He added, “Learning about Canada is important for me…[the activities are also] helpful for me to build up my body and be healthy.”
In additional to Vanderhoof’s outdoor offerings, Zhang is focussing on adapting to the education system.
“Sometimes, I have to push myself to learn about Canada, I have to understand what the local culture is, the customs and ideas of local students,” he said. “I’m not creative and local students have ideas, good and bad — they really believe in themselves.”
He added, “I think I still need to push myself to do that.”
Home-stay: a learning experience for all involved
Arriving in February 2014, Zhang was hosted by the family of Sylvia and Scott Byron.
“It was good to be exposed to a different culture, and we learn a little bit of his home, and taught him a little about ours as well,” Scott Byron said.
Though the family wasn’t sure if both sides would be comfortable with each other at first, the transition was made easier by open communication, Byron said.
“We’re just friendly and open and honest with him when he got here,” he explained. “He was the exact same way; very easy to talk to, very eager to learn.”
With two boys in the family similar in age to Zhang and attending the same school, the arrangement worked out well, as Zhang joined the family in a variety of activities including downhill skiing and ice fishing, Byron said.
“He enjoyed it, at least he told us that,” he said. “He was very polite.”
Zhang also cooked for the family every Sunday.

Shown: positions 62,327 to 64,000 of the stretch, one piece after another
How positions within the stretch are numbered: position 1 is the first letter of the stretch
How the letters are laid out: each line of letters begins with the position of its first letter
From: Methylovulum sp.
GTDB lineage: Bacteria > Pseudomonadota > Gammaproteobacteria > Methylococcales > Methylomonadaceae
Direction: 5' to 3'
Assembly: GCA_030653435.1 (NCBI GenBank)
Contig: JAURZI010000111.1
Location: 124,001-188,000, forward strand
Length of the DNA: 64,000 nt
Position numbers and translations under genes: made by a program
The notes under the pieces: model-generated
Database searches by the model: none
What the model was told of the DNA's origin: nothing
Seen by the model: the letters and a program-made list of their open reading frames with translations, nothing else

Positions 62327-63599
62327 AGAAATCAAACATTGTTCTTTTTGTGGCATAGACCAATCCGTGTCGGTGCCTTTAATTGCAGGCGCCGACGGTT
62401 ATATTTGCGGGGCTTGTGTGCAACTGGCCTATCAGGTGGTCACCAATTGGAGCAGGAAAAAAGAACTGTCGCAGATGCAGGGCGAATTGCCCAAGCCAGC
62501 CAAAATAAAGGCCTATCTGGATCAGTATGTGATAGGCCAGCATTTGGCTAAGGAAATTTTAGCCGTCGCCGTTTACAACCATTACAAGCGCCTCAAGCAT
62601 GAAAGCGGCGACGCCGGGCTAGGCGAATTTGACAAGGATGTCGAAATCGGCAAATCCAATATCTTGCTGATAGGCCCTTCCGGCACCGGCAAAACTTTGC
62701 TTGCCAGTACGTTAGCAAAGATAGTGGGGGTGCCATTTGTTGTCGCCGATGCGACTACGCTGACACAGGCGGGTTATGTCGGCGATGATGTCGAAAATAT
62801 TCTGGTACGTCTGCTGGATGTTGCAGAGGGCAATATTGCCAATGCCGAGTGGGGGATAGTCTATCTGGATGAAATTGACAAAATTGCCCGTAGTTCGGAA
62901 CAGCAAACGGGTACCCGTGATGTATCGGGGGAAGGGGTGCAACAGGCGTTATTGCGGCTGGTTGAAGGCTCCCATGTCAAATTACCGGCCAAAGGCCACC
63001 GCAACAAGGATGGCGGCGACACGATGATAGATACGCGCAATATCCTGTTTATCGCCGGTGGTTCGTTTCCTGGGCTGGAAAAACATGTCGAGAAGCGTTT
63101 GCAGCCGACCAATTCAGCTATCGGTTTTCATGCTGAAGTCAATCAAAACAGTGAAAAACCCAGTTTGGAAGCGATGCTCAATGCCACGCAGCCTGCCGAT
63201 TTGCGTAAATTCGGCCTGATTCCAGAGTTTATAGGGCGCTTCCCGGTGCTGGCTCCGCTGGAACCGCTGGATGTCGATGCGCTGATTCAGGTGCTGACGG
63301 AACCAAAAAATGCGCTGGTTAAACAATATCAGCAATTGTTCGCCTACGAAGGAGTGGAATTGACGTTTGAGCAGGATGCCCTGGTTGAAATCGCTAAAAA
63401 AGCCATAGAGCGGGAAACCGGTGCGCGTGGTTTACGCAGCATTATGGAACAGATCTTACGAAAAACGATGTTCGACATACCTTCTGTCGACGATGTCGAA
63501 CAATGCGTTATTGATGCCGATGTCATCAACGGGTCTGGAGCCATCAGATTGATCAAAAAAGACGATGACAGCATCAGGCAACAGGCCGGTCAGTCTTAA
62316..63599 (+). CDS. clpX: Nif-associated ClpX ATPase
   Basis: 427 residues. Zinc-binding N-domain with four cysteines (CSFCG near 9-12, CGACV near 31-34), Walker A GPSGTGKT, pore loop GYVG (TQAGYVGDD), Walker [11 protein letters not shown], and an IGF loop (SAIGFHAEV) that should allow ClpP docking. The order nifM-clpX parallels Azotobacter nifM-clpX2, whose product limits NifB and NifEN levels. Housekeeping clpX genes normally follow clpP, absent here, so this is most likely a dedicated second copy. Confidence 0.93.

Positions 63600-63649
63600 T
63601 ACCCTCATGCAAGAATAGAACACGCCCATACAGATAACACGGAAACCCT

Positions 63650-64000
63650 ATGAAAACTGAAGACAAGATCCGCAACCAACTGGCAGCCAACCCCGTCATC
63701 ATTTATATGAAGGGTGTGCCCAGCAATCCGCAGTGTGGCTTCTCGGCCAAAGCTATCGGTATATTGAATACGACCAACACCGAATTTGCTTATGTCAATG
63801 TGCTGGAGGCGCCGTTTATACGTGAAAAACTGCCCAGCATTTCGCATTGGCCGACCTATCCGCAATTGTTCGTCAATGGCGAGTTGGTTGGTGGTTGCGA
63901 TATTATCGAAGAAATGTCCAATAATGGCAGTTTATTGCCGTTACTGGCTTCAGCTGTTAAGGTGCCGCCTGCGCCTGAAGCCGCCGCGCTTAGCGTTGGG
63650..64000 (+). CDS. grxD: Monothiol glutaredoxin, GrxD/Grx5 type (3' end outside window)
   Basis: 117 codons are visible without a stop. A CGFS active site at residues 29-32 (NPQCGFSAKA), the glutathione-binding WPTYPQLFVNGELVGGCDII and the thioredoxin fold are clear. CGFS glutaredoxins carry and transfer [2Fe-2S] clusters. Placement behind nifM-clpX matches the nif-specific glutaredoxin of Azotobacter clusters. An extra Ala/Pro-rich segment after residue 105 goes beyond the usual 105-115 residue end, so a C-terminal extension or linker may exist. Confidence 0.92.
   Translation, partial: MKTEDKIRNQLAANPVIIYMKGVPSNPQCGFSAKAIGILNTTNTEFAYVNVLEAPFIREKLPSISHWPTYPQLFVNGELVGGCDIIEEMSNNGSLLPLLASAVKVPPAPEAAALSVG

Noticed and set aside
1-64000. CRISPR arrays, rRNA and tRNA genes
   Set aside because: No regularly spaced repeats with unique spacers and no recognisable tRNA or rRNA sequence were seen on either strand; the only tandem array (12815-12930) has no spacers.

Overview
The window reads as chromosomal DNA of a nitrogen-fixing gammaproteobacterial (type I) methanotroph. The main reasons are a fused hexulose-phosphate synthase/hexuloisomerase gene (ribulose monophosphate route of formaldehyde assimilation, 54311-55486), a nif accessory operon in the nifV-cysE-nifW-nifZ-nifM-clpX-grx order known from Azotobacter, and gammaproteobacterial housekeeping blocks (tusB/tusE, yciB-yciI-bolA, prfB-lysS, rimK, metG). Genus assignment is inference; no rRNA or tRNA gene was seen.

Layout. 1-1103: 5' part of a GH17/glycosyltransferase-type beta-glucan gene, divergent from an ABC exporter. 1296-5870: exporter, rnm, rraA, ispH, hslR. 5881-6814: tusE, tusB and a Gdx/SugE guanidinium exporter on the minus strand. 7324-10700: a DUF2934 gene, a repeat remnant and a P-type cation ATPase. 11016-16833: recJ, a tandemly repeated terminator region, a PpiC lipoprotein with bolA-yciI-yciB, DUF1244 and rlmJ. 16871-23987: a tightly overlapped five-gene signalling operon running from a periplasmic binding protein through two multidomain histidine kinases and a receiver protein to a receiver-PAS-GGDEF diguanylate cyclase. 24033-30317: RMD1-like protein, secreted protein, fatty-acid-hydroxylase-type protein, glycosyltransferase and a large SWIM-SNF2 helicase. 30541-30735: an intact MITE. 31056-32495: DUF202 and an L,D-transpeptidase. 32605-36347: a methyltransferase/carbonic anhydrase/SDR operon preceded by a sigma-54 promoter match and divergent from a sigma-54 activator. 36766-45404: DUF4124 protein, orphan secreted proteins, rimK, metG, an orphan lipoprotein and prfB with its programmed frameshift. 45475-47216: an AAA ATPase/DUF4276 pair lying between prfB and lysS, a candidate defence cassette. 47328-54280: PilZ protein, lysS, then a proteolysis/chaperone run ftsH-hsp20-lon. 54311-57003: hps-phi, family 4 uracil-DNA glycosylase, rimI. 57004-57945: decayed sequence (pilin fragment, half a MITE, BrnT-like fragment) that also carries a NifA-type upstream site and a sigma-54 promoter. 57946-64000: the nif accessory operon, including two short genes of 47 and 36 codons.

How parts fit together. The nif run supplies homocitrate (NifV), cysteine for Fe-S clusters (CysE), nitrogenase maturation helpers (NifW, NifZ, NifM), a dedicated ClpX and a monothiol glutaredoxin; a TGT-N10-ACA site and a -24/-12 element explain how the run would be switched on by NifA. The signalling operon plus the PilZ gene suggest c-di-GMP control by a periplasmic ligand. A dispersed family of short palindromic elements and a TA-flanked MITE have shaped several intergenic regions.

“We were told to treat him like any other member of our family,” Byron explained. “Our kids have to cook one day a week, so we told Austin, ‘Well, you’re a member of our family now, you have to cook one day a week.’”
Byron’s favourite dish made by Zhang was a steamed egg and shrimp dish.
“He slaved over his dishes for hours,” he said. “I really remembered that one; he made it for us a couple times.”
Though the home-stay experience was originally meant for Byron’s children to be exposed to another culture, as well as for Zhang to be exposed to Canadian culture, it turned out to be as good for the parents as well, Byron said.
They had a funny cultural learning experience when Zhang first arrived with his mother, he recalled.
“It was a really cold, windy February night, and we took her down to drop her off at the door of the North Country Inn,” Byron said. “As she walked up to her door, she turned around and she waited, stood there and looked at us. We sat waiting for her to go inside, but she wasn’t going inside.”
He continued, “Austin then explains, ‘In our culture it’s traditional, your guest leaves before you go inside.’ We’re explaining that well in our culture, it’s traditional to make sure she gets inside before she freezes to death.”
He added, “She had a skirt on too…in the coldest snap of the year, minus 30, windy.”
Zhang also tried to teach the family a few Chinese words, Byron explained. “We’re just flabbergasted how a different way of enunciating and inflection can give a completely different word,” he said.
To prospective home-stay families, Byron said to give the experience a chance.
“The students that they send over are really nice, very polite, and very helpful,” he said. “You don’t need to worry about someone coming in and be a lump…Austin was very willing to participate in any activities that we suggest.”
He added, “It gave us an opportunity to expose him to Canadian culture and things that we do, and he was able to educate us about his homeland.”
Financially, the school district provides a monthly amount to cover essentials such as food, Byron said.
“There really isn’t much of a real downside to it.”